Posts tagged ‘MN’

Uh Oh, We’ve Got MADO


bike-1863895_1920

What has ten parts, covers Minnesota, and ruins everybody’s fun? Give up? It’s MADO! What is MADO, you ask? It’s the Minnesota Association of Development Organizations! Now I know you’re all excited. You heard about the Northwest Regional Development Commission (NWRDC) in my last blog post. Well, that’s only one of ten regional planning organizations in this group. You can’t run, and you can’t hide. This organization covers all of Minnesota, except for a narrow strip from about St. Cloud to the southeastern corner of the state. A big chunk of that area is Met Council territory. You heard me right; the Met Council isn’t even included in these ten regional planning organizations.

Other than the aforementioned NWRDC, there are nine other groups, that combined, control the majority of Minnesota’s landscape. Just to the east of the NWRDC is the Headwaters Regional Development Commission (HRDC) based out of Bemidji, and then the Arrowhead Regional Development Commission (ARDC) is to the east of that, based out of Duluth. To the south of the NWRDC is the West Central Initiative (WCI) out of Fergus Falls. To the east of the WCI is the Region Five Development Commission (R5DC) based out of Staples, and to the east of that is the East Central Development Commission (ECRDC) based out of Mora. South of the WCI is the Upper Minnesota Valley Regional Development Commission (UMVRDC) based out of Appleton, and to the east of that is the Mid-Minnesots Development Commission (MMDC) based out of Willmar. South of the UMVRDC is the Southwest Regional Development Commission (SRDC) based out of Slayton, and lastly, to the east is the Region Nine Develpment Commission (R9DC) based out of Mankato. Is your head swimming? Good, because it should be! In fact, the map looks like this:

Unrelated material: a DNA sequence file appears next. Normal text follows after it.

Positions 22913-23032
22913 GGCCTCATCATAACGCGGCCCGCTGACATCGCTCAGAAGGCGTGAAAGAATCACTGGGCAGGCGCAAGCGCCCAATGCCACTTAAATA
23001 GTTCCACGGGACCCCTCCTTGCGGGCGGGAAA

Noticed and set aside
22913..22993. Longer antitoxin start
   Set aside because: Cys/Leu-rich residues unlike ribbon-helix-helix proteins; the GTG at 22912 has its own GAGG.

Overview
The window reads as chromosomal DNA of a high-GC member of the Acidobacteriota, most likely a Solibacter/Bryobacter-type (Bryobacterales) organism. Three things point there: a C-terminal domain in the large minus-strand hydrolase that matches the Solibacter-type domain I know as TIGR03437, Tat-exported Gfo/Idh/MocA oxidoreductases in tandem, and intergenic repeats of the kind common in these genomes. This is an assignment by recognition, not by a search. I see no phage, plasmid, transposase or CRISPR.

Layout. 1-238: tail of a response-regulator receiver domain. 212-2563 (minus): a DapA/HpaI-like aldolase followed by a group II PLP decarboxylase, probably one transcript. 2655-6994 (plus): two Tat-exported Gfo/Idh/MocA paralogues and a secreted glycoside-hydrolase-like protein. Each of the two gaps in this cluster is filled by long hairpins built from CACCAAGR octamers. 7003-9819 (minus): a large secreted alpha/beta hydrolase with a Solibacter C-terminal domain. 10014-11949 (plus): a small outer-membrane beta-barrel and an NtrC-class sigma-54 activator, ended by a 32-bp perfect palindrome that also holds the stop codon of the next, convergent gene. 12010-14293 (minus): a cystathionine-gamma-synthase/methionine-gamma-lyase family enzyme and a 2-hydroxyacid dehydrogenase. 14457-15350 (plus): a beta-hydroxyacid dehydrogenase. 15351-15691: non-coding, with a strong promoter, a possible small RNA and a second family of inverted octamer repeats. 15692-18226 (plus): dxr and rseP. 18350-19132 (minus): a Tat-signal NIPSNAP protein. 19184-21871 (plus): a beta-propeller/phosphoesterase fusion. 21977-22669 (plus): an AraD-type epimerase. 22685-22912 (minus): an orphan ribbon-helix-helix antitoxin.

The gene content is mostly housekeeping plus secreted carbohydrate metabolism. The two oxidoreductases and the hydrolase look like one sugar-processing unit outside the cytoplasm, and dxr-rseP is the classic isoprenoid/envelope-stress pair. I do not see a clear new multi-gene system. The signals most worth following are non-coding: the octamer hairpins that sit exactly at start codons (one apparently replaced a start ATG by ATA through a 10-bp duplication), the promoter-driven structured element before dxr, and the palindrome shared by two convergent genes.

map-MN

So, ten regional planning organizations all under one umbrella, being centrally planned. What can go wrong? I hope to look into and explore each of these organizations in the future, but first, let’s look into MADO. What is it? What does it do?

MADO’s purpose is to create economic development in greater Minnesota. It is a network of Regional Development Organizations (RDO’s), state and federal agencies, and communities. The various RDO’s are governed by a board of directors of elected officials and special interest groups. RDO’s were authorized by the Minnesota Legislature in 1969 (thanks, guys), and are designated by the United States Department of Commerce. There are federal funds in the form of grants at the very least. Some of the services they provide are: community development, comprehensive planning, grant writing, transportation planning, housing planning, emergency planning, and environmental planning.

MADO has constructed the Develop MN 2016 Plan (Comprehensive Development Strategy for Greater Minnesota). We will  tear this plan apart in another blog article, but here’s what you need to know right now. MADO put this plan together to align greater MN under four priorities: Human Capital, Economic Competitiveness, Community Resources, and Foundational Assets. These are all designed to foster shared prosperity among the communities of greater Minnesota. They also talk about the need to have a strong and credible, collective voice. Collective? Shared? Those aren’t accidental words, and most hard-working folks in greater Minnesota would never anticipate their true origin. This is, however, all about an equalizing economic agenda. My friends, regional planning has run amok in Minnesota. It matters not where you go. You can not escape it. We will have more on this. You can be sure of that.

 

Jason Bradley is an entrepreneur in the music industry (Jason Bradley Live and Paper Lanterns Intl) and owns a consulting/advocacy/education firm that specializes in non-partisan politics (Community Solutions MN). Jason Bradley helps others to reach their goals in music and reduce the size and influence of government.

Connect with Jason on Google+

Jason on Google+

March 19, 2017 at 9:26 pm Leave a comment

Dropping by the Up and At ‘Em Show


Up and at Em logo

Jason and Andrew dropped by the Up and at ‘Em Show to talk to Jack and Ben. Talk quickly turned to comprehensive plans and city ordinances. We then sat in for the News Bag and a great conversation with Senator Dan Hall. Listen here: Up and at ‘Em podcast.

February 4, 2017 at 2:21 pm Leave a comment

Community Solutions Back on Up and at ‘Em


Up and at Em logo

Andrew and I were on the January 8th episode of Up and at ‘Em with Jack and Ben. In this episode we were able to discuss our story, and a little more about the nuts and bolts of how we do what we do. We also were able to discuss some of how we envision being able to make changes across the state. Tune in and share with others that want to make a change in their communities!

January 16, 2017 at 1:20 pm Leave a comment

Community Solutions on the Up and at ‘Em Show


Up and at Em logo

Listen here: https://overcast.fm/+HDf13bulk